[ArstTechnica] EU Parliament: Only judges can order 'Net disconnections

France's much talked about "three strikes" law receive a spirited non! from the European Parliament this week, but French and EU officials are already claiming that the vote won't ultimately impact so-called "graduated response" schemes.

The EU Parliament voted Wednesday to pass the "Telecom Package," [...]

Hundreds of amendments were tabled, making the entire legislative process difficult to follow, but two of the key changes proposed were Amendments 133 and 138. As the UK's Open Rights Group points out, 133 would have prevented EU countries from requiring local ISPs to filter content.

138, introduced by a French Socialist MEP Guy Bono (who gets extra points in our book for that moustache) would have prevented any action against Internet users without prior judicial intervention. In other words, Bono insisted that courts need to be involved in any disconnection procedure--exactly the sort of slow process backers of graduated response plans hope to avoid.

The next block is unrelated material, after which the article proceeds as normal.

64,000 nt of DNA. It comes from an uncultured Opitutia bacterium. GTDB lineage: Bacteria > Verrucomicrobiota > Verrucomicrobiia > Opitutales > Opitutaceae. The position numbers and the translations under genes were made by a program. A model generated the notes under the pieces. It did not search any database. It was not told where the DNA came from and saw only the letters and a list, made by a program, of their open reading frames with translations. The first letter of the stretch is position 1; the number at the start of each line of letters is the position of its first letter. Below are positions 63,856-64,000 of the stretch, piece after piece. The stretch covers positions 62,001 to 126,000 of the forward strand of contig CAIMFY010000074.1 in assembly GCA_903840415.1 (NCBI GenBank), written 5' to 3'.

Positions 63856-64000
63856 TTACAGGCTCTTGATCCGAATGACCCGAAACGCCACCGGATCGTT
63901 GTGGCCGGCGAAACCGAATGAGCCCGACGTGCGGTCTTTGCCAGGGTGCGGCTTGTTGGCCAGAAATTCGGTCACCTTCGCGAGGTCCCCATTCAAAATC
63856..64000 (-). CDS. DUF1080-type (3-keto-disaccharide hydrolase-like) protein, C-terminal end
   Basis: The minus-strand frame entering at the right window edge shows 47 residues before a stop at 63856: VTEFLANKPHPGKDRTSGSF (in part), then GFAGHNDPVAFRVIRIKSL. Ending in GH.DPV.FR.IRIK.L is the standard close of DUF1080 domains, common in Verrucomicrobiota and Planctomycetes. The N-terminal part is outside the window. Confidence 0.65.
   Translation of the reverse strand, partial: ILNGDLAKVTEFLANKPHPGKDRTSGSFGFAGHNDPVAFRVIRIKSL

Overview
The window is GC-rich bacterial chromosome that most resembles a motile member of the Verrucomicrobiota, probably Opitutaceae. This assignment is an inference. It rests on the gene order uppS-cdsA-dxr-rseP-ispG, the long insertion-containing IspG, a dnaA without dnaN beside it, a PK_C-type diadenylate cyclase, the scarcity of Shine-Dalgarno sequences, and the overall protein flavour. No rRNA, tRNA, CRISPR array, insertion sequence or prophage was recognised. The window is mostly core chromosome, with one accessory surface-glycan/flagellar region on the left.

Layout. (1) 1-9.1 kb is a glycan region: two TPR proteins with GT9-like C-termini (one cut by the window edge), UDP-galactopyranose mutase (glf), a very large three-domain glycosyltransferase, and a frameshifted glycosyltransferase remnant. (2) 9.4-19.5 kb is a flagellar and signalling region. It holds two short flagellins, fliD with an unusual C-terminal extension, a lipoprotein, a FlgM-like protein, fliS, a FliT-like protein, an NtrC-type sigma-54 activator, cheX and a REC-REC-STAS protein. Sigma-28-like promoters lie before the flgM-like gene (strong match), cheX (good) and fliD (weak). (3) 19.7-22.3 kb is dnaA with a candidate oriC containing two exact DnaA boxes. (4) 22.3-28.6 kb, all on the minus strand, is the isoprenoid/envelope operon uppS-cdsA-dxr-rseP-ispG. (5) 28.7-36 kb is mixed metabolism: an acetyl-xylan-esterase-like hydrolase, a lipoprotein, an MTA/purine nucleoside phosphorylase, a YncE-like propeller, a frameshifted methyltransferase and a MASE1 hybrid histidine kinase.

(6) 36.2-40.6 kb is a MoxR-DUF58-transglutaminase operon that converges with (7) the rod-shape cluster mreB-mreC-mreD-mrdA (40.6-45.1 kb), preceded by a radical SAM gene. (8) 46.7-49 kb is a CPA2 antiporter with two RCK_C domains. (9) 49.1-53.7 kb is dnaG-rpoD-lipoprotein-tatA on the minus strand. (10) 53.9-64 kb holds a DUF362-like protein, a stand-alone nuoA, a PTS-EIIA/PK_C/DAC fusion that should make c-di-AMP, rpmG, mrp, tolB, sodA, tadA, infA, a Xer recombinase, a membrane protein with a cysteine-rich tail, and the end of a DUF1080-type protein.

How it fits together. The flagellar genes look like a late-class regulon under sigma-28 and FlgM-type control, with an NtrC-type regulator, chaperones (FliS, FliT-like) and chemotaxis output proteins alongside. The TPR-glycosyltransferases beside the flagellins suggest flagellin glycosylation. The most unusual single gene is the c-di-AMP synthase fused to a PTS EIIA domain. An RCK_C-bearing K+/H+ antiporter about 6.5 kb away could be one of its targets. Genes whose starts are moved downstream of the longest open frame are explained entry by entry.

It was only a matter of hours before the spin began. Interest in this question is obviously keen in France, and papers like Libration went to the French government for a response. The Minister of Culture, Christine Albanel, told the paper that amendment 138 would probably turn out to have no real bearing on France's proposed three strikes rule.

Why not? The answer became clear when EU Commissioner Viviane Reding, who spearheaded the telecom reforms, announced her hope to force the removal of the amendment by the Commission. Advocacy group La Quadrature du Net (Squaring the Net) called this unacceptable, saying that it was "a completely unsuitable request from Mrs. Reding, under the basic democratic principle recalled in the amendment (i.e. the separation of powers), but also under the parliamentary plebiscite it collected (574 MEPs for, 73 against)."